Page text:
# How does the activation of neurons work?

I would need to understand better how the activation of the neurons in a neural network works. Let's suppose to work with Tanh (ranging in [-1,1]). I know that a neuron must be able to choose whether to accept the input from another neuron or not. But how is this process related to the activation function? If the value of Tanh for a certain neuron is close to -1, is that neuron switched off or is it still actively involved in the training? (And if it is actively involved, then why do we talk of "activation"?)

Also, I'm using h2o for deep learning anomaly detection. How do I choose between Tanh and Rectified Linear? I tried both and the outputs differ a lot...

• These neurons aren't really "on" or "off." As you note, in these cases the outputs vary over some range.
– Sycorax
Dec 9, 2016 at 15:25

In my opinion, understanding these things by analogy might be helpful in the beginning when you're first starting, but eventually you'll get stuck if you don't begin to understand these models on their own terms.

A neural network is a linear model (or a multinomial logit if classification) fitting the response as a function of derived variables:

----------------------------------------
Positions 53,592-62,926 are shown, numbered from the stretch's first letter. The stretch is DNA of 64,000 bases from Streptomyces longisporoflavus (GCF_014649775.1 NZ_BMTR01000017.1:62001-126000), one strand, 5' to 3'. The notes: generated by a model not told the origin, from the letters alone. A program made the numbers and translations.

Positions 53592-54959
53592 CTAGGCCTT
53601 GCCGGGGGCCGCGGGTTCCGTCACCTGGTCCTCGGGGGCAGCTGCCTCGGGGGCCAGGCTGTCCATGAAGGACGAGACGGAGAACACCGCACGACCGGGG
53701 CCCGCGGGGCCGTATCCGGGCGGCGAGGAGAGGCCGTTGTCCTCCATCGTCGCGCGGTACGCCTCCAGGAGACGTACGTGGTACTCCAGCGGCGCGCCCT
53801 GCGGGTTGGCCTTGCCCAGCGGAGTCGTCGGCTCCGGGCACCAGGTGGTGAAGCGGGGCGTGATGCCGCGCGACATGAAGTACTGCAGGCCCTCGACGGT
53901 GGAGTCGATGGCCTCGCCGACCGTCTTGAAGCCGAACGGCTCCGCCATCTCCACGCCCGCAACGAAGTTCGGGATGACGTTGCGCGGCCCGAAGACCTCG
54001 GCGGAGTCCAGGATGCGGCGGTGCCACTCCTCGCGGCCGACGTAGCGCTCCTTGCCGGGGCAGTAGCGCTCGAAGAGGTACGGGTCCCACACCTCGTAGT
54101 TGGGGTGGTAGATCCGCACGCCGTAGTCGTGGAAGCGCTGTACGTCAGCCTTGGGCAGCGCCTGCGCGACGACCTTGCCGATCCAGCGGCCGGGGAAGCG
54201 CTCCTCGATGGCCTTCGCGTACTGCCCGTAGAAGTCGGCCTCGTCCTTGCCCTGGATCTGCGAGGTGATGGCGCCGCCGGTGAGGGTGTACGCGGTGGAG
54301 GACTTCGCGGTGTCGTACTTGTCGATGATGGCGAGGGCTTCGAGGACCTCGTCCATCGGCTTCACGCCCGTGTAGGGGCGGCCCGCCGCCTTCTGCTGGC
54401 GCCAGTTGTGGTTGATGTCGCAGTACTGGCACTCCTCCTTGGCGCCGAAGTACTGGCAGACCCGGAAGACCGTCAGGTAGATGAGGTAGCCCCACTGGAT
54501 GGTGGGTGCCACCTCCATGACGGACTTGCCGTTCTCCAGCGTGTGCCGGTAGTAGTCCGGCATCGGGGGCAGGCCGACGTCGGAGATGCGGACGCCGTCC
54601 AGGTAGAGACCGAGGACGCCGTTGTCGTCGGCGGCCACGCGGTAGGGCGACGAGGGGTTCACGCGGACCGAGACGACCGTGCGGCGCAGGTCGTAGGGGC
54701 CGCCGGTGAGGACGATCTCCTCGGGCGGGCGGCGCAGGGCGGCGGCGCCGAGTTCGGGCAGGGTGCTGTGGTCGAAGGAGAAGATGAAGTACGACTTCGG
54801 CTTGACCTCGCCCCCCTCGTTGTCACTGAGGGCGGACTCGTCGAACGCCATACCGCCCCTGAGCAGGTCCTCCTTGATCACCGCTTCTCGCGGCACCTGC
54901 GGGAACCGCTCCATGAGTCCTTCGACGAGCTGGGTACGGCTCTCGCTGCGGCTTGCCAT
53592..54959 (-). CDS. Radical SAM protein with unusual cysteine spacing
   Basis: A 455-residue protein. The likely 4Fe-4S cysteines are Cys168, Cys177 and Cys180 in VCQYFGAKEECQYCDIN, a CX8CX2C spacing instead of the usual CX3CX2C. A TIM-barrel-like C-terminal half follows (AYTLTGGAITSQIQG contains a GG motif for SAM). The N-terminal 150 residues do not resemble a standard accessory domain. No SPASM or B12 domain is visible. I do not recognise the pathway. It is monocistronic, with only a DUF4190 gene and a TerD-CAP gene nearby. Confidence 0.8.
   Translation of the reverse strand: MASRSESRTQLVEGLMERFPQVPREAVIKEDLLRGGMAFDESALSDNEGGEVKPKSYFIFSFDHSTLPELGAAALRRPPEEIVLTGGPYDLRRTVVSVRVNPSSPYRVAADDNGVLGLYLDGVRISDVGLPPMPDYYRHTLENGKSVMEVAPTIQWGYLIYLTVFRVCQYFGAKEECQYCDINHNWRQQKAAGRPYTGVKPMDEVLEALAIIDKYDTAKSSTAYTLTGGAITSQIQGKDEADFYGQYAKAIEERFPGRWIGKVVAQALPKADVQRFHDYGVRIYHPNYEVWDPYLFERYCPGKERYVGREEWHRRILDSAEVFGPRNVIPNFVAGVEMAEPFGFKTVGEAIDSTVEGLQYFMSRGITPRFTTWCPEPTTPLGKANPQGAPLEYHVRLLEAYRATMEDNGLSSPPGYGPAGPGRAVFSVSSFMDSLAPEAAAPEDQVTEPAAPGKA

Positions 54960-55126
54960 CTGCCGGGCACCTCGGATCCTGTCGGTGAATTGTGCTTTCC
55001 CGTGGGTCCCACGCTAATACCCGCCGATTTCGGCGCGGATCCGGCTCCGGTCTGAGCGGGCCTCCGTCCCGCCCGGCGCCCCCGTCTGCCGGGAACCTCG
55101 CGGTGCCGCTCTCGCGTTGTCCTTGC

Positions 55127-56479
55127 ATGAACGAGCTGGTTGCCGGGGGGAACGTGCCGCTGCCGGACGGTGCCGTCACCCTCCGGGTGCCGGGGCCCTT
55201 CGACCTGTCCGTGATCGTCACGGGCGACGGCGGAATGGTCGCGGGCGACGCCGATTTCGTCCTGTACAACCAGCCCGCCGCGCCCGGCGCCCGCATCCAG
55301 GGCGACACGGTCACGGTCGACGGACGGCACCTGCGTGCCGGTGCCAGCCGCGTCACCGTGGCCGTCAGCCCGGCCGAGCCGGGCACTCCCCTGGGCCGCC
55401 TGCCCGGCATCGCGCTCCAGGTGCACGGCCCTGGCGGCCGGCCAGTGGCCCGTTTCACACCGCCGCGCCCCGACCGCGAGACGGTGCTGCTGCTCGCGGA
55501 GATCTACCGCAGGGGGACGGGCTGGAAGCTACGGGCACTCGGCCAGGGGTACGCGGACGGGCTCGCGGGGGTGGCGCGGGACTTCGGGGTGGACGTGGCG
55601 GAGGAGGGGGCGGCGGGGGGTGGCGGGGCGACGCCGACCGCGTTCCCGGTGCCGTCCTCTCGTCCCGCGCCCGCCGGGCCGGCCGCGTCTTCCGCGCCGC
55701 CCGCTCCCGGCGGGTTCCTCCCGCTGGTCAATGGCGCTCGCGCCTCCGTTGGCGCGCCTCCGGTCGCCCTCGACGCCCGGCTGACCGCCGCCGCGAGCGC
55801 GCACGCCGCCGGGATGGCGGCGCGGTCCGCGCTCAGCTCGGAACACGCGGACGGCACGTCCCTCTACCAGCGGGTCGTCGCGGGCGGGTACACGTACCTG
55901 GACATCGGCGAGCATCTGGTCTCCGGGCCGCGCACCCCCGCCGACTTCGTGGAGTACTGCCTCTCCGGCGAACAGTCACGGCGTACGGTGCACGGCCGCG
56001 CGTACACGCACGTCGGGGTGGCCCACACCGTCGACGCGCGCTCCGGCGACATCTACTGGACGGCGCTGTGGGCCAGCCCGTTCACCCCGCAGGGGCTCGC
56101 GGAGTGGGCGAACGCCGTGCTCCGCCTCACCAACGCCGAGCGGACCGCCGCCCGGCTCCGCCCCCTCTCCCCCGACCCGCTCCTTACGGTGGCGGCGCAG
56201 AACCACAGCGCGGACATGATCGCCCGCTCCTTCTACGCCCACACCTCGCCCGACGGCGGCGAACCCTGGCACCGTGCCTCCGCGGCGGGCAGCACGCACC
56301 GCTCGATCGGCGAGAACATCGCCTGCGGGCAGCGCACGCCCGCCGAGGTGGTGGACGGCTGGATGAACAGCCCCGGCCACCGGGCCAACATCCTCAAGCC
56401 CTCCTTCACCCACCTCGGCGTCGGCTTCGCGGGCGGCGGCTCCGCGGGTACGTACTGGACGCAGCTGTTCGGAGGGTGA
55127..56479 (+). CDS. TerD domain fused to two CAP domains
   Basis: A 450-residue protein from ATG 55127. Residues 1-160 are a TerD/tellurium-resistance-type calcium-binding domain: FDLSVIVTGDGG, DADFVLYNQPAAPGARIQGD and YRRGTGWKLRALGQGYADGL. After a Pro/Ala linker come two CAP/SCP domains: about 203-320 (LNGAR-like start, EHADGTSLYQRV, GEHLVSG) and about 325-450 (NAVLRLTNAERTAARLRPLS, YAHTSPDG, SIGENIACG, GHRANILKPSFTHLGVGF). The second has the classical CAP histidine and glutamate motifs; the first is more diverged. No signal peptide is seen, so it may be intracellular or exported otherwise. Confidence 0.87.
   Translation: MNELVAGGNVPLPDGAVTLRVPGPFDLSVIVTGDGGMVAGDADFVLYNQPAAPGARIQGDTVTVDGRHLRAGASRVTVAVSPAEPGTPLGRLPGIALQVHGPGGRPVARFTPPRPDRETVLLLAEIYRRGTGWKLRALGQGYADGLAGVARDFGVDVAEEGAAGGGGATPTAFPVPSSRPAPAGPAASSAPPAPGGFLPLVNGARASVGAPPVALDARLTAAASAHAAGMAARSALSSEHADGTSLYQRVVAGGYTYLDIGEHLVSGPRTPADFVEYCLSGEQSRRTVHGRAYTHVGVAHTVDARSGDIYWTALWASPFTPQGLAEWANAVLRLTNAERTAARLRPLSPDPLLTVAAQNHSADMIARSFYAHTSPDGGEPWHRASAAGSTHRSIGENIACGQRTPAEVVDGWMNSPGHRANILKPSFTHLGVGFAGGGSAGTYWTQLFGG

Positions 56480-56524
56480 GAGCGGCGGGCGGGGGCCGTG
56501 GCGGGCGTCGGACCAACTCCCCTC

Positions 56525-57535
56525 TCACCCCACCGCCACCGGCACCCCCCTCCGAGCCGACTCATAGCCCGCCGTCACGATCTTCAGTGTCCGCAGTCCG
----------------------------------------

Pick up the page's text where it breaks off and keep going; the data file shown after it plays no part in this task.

$$\begin{array}{l l} y_{i} = \gamma_1 + \mathbf{V}^1_{i}\Gamma^1 + \epsilon_{i}\\ \mathbf{V}^1_{i} = a\left([\mathbf{1,V}^2_{i}]\mathbf{\Gamma}^2\right)\\ \mathbf{V}^2_{i} = a\left([\mathbf{1,V}^3_{i}]\mathbf{\Gamma}^3\right)\\ \hspace{1.5cm}\vdots\\ \mathbf{V}^L_{i} = a\left([\mathbf{1,Z}_{i}]\mathbf{\Gamma}^L\right)\\ \end{array}$$

The derived variables are the $V$ terms, and the $\Gamma$ are parameters. (The 1's are for the "bias" terms, which are analogous to intercepts in linear models.) Down on the bottom layer, your data $Z$ are transformed first by the parameters and then by the activation function into the first set of derived variables. The process continues upwards until you reach the top layer.

So to your question about activation functions -- the activation function ($a()$) simply transforms the linear combination of derived variables. It maps the real line to a subset of it. A hyperbolic tangent maps $V\Gamma$ to the interval $[-1, 1]$, and a RELU makes negative values of $V\Gamma$ go to zero. Which one makes the most sense is probably dataset-dependent.

And if $a(V\Gamma) = -1$, that simply means that one of your regressors at the top level takes a value of -1. I suppose that it is only "off" if it takes a value of zero.

And to your question of how to choose between different models -- the standard answer is "cross validation"

I think you're talking about perceptrons, not neurons. Perceptrons jump between discrete states, such as 0 and 1 when an input crosses the threshold. Neuron can produce continuous output on continuous inputs. So, your neuron with inverse tanh function accepts inputs between -1 and 1 and produces the output from $-\infty$ to $\infty$. For instance, inverse tanh of 0 is 0.